A new study of people in Europe found that having a large waist nearly doubled the risk of premature death regardless of whether they were
overweight or not and supports the idea that waist size or waist to hip ratio should be used to assess risk of death.
The study was conducted by researchers from Imperial College London, the German Institute of Human Nutrition, and other research institutions across Europe and was published on 13 November in the New England Journal of Medicine.
The researchers wrote that previous studies relied heavily on BMI (body mass index, a person's weight in kilos divided by the square of their height in metres) to assess the link between body fat (adiposity) and risk of death, but not many had looked into the effect of how the body fat is distributed.
For the study the researchers used data from 359,387 participants from 9 countries that were taking part in the European Prospective Investigation into Cancer and Nutrition (EPIC), one of the largest long-term prospective studies in the world. The average age of the participants when data were first collected was 51.5 years, and 65.4 per cent were women.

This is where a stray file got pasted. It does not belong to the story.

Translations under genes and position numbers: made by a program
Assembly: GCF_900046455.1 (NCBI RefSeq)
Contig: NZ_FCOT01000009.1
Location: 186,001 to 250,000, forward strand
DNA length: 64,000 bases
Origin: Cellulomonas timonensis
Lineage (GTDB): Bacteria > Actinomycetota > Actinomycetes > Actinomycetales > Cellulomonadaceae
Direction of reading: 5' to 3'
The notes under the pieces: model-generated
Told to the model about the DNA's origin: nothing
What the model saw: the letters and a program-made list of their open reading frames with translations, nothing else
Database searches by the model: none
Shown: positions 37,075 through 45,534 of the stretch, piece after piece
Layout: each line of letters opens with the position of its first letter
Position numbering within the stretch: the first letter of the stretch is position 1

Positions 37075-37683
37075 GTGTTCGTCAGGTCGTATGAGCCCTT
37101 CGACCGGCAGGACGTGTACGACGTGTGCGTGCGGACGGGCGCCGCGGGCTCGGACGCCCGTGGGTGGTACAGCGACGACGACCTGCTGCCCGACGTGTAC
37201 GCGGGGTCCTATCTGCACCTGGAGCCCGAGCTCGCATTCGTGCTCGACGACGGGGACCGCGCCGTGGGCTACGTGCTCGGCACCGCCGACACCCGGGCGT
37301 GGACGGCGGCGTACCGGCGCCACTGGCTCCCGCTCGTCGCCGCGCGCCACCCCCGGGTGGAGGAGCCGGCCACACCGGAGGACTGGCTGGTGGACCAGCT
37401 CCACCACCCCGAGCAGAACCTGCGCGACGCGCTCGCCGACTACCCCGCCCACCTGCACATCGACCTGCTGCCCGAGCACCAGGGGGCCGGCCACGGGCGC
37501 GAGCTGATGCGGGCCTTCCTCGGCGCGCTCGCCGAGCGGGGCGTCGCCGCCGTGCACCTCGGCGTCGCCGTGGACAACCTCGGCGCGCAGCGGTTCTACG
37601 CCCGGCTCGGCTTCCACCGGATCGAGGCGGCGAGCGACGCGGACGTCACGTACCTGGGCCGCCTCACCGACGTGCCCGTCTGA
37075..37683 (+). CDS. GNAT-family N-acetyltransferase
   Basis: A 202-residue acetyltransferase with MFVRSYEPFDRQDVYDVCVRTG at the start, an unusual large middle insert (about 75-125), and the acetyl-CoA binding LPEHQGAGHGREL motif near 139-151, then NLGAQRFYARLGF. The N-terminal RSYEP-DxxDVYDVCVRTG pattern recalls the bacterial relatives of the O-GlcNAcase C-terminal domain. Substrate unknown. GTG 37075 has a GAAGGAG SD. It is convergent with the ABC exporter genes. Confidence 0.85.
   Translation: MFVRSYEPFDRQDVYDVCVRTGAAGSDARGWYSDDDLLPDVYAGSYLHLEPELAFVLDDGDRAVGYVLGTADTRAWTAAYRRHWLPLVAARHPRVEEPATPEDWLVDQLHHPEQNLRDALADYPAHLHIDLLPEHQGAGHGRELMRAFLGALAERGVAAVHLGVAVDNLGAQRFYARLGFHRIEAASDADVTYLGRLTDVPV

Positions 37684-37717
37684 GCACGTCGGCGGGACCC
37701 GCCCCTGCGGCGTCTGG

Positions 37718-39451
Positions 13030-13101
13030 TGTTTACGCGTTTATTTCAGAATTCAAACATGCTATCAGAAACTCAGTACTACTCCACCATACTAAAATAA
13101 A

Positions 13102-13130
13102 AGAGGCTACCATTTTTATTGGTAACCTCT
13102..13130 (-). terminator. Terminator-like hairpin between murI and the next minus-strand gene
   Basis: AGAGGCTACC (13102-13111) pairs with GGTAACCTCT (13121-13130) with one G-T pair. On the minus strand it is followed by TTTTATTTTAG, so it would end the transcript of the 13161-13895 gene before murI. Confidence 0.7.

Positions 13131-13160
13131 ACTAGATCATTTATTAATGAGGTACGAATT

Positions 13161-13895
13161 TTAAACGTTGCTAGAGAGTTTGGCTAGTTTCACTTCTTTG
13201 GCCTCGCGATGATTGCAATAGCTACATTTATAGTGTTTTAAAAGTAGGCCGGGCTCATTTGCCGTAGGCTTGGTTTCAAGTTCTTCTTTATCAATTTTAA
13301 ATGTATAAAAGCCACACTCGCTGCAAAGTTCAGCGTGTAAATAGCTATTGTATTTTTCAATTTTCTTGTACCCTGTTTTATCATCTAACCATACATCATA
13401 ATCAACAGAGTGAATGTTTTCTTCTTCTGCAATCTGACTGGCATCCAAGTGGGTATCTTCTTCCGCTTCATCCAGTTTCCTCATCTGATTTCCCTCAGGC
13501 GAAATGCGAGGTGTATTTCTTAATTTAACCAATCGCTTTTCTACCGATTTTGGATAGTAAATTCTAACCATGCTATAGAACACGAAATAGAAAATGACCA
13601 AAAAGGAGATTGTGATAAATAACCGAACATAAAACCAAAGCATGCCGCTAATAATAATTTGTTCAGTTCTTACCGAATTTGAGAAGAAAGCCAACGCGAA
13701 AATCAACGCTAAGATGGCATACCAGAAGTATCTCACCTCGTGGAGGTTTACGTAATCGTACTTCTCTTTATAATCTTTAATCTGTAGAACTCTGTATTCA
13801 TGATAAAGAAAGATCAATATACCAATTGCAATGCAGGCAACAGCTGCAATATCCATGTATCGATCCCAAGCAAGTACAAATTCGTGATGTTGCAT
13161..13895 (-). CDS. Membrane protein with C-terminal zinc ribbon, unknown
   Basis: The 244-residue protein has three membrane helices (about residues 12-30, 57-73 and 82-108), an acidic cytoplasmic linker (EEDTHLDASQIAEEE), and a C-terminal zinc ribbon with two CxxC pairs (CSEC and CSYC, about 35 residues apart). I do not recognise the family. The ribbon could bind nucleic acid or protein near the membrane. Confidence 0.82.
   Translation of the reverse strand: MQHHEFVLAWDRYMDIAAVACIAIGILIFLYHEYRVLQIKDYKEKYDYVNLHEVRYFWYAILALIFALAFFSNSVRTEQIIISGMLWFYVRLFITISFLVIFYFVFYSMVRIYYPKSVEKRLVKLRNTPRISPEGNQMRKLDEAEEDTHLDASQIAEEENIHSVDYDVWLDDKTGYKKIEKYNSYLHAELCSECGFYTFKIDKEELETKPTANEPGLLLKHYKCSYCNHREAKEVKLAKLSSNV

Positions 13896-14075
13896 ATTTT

Using a statistical tool called Cox regression analysis the investigators looked for links between BMI, waist circumference, and waist-to-hip ratio with risk of death, while taking into account other factors like age, location, education, smoking, alcohol, exercise and height.
The results showed that:
- 14,723 of the participants died over a mean follow up period of 9.7 years.
- Participants with a high BMI, compared with those in the medium range, were more likely to die from cardiovascular diseases and cancer.
- Participants with a low BMI were more likely to die from respiratory diseases.
- BMI of 25.3 for men and 24.3 for women was linked to the lowest risk of death.
- After adjusting for BMI, waist circumference and waist-to-hip ratio were strongly linked to risk of death.
- The 20 per cent of participants with the largest waist circumferences (the top quintile) had waistlines measuring more than 120 cm or 47.2 in for men and more than 100 cm or 39.4 in for women.